Working with professors in a course, peer learning assistants create a bridge between professors and students, and are particularly helpful to first-year students who benefit from these peer mentoring relationships with fellow undergraduates.
As a PLA, you may lead small group discussions, assist struggling students and provide feedback, while earning course credit. PLAs are selected by Clark faculty members, so there isn’t an application process, but if you’re interested in becoming one, here’s how to explore your interest:
Talk to your professors
If you know you want to become a PLA, reach out to your professors, particularly those for courses in which you were high-achieving. Tell them why you want to become a PLA and ask if they have a need for one in any upcoming courses. If they don’t, they may be able to refer you to another department or professor seeking a PLA.
Connect with previous PLAs
Peers with PLA experience can provide a student’s perspective about what it means to be a PLA. Ask them if it was fun, rewarding and/or challenging, as well as if it opened doors and if they’d repeat the experience. Talk to a few peers to get multiple perspectives on the experience.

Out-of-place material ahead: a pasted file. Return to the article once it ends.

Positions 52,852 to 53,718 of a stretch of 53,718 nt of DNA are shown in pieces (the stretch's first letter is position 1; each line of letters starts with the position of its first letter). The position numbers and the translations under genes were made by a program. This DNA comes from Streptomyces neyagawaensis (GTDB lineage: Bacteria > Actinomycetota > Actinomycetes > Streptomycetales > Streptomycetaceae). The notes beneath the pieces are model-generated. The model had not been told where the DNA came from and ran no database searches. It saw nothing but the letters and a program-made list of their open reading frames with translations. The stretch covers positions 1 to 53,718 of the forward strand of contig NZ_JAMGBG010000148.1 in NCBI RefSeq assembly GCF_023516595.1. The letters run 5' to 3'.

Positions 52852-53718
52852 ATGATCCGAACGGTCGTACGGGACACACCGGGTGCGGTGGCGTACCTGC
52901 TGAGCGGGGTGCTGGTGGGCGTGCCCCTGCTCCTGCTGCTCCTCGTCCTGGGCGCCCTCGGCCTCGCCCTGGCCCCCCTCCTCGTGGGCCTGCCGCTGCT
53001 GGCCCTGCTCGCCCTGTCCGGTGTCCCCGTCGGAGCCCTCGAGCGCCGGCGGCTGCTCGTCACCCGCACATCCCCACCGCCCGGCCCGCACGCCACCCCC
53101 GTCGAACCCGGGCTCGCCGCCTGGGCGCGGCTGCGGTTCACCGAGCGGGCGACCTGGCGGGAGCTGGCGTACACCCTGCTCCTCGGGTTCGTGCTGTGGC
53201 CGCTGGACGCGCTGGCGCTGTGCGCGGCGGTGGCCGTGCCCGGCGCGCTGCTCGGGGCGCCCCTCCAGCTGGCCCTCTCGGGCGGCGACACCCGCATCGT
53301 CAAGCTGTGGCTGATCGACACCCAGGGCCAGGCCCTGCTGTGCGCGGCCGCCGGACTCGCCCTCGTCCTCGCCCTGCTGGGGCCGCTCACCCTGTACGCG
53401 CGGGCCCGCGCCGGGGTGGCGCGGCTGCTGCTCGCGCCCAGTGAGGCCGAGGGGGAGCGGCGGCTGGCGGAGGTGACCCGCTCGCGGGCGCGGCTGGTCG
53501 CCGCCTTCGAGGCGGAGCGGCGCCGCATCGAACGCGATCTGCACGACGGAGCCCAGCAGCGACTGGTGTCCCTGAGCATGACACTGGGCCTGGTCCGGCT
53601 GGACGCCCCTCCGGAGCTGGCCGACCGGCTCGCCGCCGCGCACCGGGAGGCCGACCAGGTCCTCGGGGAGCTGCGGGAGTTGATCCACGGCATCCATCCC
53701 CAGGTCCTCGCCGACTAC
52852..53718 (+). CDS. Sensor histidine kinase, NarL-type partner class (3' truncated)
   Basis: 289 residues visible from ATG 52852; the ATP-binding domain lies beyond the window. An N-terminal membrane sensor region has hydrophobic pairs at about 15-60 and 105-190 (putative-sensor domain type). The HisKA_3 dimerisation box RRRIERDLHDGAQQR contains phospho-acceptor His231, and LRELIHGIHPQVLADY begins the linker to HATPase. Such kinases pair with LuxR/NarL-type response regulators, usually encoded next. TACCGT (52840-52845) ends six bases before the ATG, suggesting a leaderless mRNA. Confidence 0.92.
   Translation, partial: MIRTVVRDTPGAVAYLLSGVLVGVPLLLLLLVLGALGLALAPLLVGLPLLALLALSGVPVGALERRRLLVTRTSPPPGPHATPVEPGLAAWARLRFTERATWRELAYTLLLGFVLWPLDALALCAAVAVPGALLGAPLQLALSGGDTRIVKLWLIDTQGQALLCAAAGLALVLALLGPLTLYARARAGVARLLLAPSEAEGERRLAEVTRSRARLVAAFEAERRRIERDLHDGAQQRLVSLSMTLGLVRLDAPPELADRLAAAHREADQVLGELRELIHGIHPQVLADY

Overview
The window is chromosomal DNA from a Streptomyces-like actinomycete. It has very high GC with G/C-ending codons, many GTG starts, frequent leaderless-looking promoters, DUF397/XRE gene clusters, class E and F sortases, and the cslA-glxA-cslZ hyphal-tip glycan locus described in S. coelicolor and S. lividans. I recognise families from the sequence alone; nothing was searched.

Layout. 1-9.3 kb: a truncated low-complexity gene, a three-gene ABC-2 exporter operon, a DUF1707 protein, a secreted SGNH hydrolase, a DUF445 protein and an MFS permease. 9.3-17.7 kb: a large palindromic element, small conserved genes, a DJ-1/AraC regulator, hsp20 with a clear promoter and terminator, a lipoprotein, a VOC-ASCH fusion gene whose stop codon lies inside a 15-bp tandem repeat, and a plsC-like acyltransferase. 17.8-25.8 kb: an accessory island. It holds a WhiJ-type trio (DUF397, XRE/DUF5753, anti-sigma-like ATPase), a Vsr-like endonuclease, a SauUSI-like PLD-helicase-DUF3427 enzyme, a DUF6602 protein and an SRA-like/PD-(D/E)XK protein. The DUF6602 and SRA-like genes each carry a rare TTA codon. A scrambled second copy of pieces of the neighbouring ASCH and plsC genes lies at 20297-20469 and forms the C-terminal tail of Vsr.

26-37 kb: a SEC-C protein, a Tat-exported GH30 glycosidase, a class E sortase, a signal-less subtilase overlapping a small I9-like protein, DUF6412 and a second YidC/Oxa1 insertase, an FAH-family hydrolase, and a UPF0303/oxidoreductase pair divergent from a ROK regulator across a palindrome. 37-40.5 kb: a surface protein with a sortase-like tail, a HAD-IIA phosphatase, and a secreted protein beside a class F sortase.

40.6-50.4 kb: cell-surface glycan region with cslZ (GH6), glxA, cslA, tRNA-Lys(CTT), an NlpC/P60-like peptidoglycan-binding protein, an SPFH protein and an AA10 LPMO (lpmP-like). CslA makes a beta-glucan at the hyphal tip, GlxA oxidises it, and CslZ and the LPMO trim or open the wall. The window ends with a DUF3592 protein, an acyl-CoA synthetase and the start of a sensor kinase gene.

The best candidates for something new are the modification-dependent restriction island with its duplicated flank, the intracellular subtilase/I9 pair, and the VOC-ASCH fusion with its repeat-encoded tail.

Consider your schedule
PLAs typically dedicate 10 to 15 hours per week to assigned tasks, from holding office hours to attending courses. Look at your schedule and consider your time management to decide if becoming a PLA is a good fit for you.
If you are eligible for federal work study, your stipend can serve as reimbursement for working as a PLA. However, not all students are eligible for this funding. If this is the case, you could act as a PLA for institutional credit, for example through an independent study or directed reading.
Talk to your department chair or the department administrative assistant
If you’re interested more in the subject rather than working with a specific professor, let the department chair know your interest. They may be able to connect you with other professors within the department you haven’t worked with yet, but be aware that most professors select students with whom they’re familiar.
The key to success in this search is accessing your resources and building your network. If you need further help, contact the LEEP Center to discuss next steps or other ways of getting involved in the classroom as an on- or off-campus mentor.